# Pressure Gradient and Velocity Divergence

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 April 28, 2010, 21:39 Pressure Gradient and Velocity Divergence #1 New Member   AlvinXu Join Date: Nov 2009 Posts: 15 Rep Power: 15 the approximation of the pressure gradient and the divergence of the velocity must be compatible if the kinetic energy conservation is to hold. Once either approximation is chosen, the freedom to choose the other is lost. I want to know the meaning of this word " compatible"

 May 18, 2010, 10:10 #2 New Member   Join Date: May 2010 Posts: 8 Rep Power: 14 I suppose you are referring to the Navier-Stokes equations for an uncompressible fluid. In that case, at least for FEM, there is a well established theory that explains when two discretizations are compatible. You should look for LBB or inf-sup condition. It should be explained in any recent text books on uncompressible CFD.

 May 25, 2010, 17:11 #3 New Member   Join Date: May 2009 Posts: 28 Rep Power: 15 You can read these papers... http://www.imati.cnr.it/brezzi/paper...tokes-CIME.pdf http://ima.umn.edu/~arnold/papers/mixed.pdf There is also a lecture of Gilbert Strang about the LBB condition at the MIT section of iTunes U.

 May 29, 2010, 00:07 #4 Senior Member   Jonas T. Holdeman, Jr. Join Date: Mar 2009 Location: Knoxville, Tennessee Posts: 128 Rep Power: 17 The frequently-heard statement which Alvin Xu refers to is incorrect as it stands. However, if the word "pressure" is replaced, a very similar statement is true. The resolution is, as one author states, "not everything denoted by the symbol p is a pressure". Further, the statement is restricted to a particular class of projection methods. The governing equation (Navier-Stokes) for incompressible flow is a restatement of Newton's law for conservation of momentum, perhaps after some simplifying assumptions about the fluid density. With those incompressibility assumptions, the velocity field is divergence-free. Then the governing equation begins dv/dt=... . Since the velocity is divergence-free, so the right hand side must be. Now, according to Helmholtz and his successors, a vector field can be orthogonally decomposed into divergence-free (solenoidal) and irrotational parts, subject to appropriate boundary conditions. One can see immediately that solutions of Laplace's equation are both divergence-free and irrotational. One can embrace this ambiguity or eliminate it through boundary conditions. A term like grad p is patently irrotational, and cannot appear on the RHS. That is - the fluid flow is independent of the pressure. Such a statement will not surprise those who use stream function-vorticity formulation (which does not contain a pressure) to compute fluid flow. But to be correct, one must project out the irrotational part of the RHS. There are several ways of doing this. Doing this projection by the usual mathematical analysis leads to an integro-differential equation. I don't know anyone who has used this approach for practical computation. The most common projection method is to subtract off an irrotational function in the form of the gradient of a potential to cancel the errant terms on the RHS. When one does this, the resulting equation looks just like the original form except that the subtracted term is not the pressure. It looks like a pressure, but has different boundary conditions, and the functional form must satisfy the LBB/inf-sup conditions. Once one has computed an approximate (weak) divergence-free velocity, one can compute the pressure with the "pressure Poison" equation (as the stream function-vorticity practitioners do) using whatever functional form you wish, with appropriate b.c. for the pressure (and no LBB). A third approach (which I advocate) is to expand the velocity in terms of an appropriately conforming divergence-free basis, i.e. using divergence-free finite elements. These velocity elements are the curl of a Hermite-type stream function element in 2D. Such elements can be found by modifying one of the many Hermite plate-bending finite elements found in the literature. Projection is accomplished by the orthogonality of solenoidal and irrotational functions a la Helmholtz when computing the element matricies. Much of this carries over to 3D, but there is no shortcut to finding satisfactory elements as in 2D. Note that there is always a scalar function that appears: the projection gradient, the 2D vorticity, or the stream function.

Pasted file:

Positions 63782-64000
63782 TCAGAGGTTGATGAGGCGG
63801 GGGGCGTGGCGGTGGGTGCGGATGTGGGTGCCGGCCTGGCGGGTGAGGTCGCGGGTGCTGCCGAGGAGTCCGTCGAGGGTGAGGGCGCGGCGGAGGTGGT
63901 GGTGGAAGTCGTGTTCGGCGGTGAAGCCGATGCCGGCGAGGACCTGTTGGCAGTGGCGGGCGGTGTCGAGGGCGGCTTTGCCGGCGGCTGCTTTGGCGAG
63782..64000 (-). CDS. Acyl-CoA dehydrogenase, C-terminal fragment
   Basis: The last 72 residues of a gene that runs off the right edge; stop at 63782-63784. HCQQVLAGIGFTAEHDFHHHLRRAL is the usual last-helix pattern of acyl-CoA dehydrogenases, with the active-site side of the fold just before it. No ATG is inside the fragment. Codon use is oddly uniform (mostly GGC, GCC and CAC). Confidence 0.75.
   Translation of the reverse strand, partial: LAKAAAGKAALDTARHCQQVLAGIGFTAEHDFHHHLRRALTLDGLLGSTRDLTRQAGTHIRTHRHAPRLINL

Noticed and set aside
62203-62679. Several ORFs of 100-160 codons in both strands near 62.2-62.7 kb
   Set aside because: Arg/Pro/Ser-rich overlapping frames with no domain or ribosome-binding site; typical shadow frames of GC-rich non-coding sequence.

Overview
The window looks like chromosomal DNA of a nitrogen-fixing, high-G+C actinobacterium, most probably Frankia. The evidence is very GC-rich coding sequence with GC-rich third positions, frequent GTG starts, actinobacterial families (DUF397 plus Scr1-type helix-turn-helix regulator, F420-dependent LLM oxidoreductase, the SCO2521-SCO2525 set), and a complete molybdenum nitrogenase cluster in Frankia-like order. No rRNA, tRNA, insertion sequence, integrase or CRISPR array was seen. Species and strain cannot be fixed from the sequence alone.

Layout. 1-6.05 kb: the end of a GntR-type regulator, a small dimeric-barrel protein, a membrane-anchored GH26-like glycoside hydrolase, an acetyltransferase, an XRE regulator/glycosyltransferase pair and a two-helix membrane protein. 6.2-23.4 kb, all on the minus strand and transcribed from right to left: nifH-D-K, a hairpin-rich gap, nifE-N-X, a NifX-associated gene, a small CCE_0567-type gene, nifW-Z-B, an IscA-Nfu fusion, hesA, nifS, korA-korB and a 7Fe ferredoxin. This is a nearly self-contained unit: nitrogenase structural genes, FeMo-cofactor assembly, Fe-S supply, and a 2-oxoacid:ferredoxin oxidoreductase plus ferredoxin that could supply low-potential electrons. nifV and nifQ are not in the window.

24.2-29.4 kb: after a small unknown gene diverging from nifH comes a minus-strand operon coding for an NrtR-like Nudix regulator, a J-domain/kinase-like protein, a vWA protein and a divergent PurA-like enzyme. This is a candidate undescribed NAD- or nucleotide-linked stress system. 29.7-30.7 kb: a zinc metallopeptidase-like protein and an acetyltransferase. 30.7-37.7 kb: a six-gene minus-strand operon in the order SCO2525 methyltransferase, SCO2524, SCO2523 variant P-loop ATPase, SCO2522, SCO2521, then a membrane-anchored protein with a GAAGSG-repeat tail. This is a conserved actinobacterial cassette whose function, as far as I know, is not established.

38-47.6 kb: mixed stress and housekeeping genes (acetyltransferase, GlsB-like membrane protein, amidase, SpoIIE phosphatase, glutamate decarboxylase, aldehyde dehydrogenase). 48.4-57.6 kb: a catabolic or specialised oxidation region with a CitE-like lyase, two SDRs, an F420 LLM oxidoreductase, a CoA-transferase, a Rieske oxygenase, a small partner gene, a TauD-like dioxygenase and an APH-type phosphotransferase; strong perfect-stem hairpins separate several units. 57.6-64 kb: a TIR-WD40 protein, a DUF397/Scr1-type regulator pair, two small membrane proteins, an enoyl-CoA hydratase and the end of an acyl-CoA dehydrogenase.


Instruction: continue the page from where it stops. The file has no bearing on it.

May 29, 2010, 11:11
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vahid velayati
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Quote:
 Originally Posted by walli You can read these papers... http://www.imati.cnr.it/brezzi/paper...tokes-CIME.pdf http://ima.umn.edu/~arnold/papers/mixed.pdf There is also a lecture of Gilbert Strang about the LBB condition at the MIT section of iTunes U.
dear verdana,
hi
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please send me any document that may help me.
thanks